E1819. Pelvic Congestion Syndrome: A Guide to Imaging and Management
Chronic pelvic pain is defined as either intermittent or constant non-cyclical pain localized to the pelvis, lasting for a duration of at least 6 months. Approximately 10% of all gynecology referrals are due to chronic pelvic pain. Additionally, in 30% of patients with chronic pelvic pain, pelvic congestion syndrome (PCS) was identified as the only cause of their pain. PCS is a common cause of chronic pelvic pain that is not well understood, and as a result, often misdiagnosed. PCS is the clinical manifestation of pelvic venous insufficiency, which is a result of the incompetence of the gonadal veins, internal iliac veins, or both. This results in retrograde flow that can produce pelvic, vulvar, and/or perineal varicosities. Patients often present with pelvic pain or discomfort that results in significant functional impairment. The diagnosis of PCS can be made using multiple forms of noninvasive imaging including ultrasound, CT, or MRV, as well as through invasive imaging like pelvic venous angiography. The definitive treatment is pelvic vein embolization, which is both well tolerated and highly effective in resolving symptoms.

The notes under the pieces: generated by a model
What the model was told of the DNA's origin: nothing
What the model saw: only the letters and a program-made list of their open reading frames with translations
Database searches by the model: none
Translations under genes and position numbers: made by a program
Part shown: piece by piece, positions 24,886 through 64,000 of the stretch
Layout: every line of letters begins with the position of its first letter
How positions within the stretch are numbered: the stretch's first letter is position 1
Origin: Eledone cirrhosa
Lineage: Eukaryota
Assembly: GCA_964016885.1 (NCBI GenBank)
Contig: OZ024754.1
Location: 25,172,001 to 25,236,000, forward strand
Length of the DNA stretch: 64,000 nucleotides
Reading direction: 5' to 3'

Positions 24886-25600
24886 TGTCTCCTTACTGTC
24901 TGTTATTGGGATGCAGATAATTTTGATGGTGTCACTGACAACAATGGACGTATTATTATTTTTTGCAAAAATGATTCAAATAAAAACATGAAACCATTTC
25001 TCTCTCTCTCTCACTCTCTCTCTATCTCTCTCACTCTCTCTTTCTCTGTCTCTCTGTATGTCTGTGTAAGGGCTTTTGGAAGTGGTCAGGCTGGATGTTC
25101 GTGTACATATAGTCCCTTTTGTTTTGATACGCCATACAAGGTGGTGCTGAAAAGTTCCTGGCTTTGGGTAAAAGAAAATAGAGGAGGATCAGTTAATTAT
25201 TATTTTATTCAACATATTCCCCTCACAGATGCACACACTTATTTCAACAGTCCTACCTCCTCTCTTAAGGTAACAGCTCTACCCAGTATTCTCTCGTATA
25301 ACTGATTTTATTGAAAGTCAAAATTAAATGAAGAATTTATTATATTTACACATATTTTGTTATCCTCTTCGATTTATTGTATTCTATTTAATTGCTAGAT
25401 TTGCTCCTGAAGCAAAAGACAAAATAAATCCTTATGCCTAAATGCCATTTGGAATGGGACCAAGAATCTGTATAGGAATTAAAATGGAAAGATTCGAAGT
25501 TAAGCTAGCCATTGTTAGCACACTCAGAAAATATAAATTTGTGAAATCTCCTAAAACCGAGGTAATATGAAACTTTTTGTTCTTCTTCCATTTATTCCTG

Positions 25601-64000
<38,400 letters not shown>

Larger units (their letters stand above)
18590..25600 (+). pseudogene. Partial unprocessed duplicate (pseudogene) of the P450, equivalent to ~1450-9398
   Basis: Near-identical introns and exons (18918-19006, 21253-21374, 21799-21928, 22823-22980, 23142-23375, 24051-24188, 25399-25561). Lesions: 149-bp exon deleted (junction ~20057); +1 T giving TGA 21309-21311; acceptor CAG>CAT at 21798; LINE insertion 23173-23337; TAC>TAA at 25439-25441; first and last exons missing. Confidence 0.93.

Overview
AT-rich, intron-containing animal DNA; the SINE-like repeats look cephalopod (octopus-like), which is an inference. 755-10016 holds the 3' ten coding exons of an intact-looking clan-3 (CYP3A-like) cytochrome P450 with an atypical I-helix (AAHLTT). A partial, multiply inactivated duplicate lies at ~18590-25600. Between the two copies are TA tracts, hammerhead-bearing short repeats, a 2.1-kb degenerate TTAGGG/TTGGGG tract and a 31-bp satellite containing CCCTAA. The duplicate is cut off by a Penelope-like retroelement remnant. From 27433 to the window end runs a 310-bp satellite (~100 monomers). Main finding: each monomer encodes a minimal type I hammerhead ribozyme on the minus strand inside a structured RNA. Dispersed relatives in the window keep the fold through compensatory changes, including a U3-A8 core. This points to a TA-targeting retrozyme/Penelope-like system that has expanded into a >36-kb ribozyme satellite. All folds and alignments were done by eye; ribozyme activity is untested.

Educational Goals / Teaching Points
The target audience for this educational exhibit are trainees in the field of interventional radiology. The goals include reviewing the clinical presentation of PCS, and the role of noninvasive and invasive imaging in the diagnosis of pelvic venous insufficiency. We will also discuss the management options. Most importantly, we will be discussing the role of interventional radiology in the treatment of pelvic congestion syndrome.
Key Anatomic/Physiologic Issues and Imaging Findings/Techniques
We will review the normal anatomy of the venous drainage of the pelvis, and discuss common variants including narrowing of the distal segment of the left renal vein, nutcracker syndrome (extrinsic compression of the left renal vein by the SMA), and atypical drainage of the right gonadal vein into the right renal vein. We will discuss the diagnostic imaging criteria for pelvic venous insufficiency on transabdominal and transvaginal ultrasound, CT, and MRV. Lastly, we will review the procedural steps of pelvic vein embolization.
PCS is a commonly overlooked cause of chronic pelvic pain, resulting in functional impairment in many patients, particularly women of childbearing age. It is important to be aware of the multitude of imaging findings that can help identify pelvic venous insufficiency, thus making the diagnosis of pelvic congestion syndrome. If properly identified, pelvic vein embolization has been found to be an effective, well-tolerated method of resolving symptoms and improving functional status.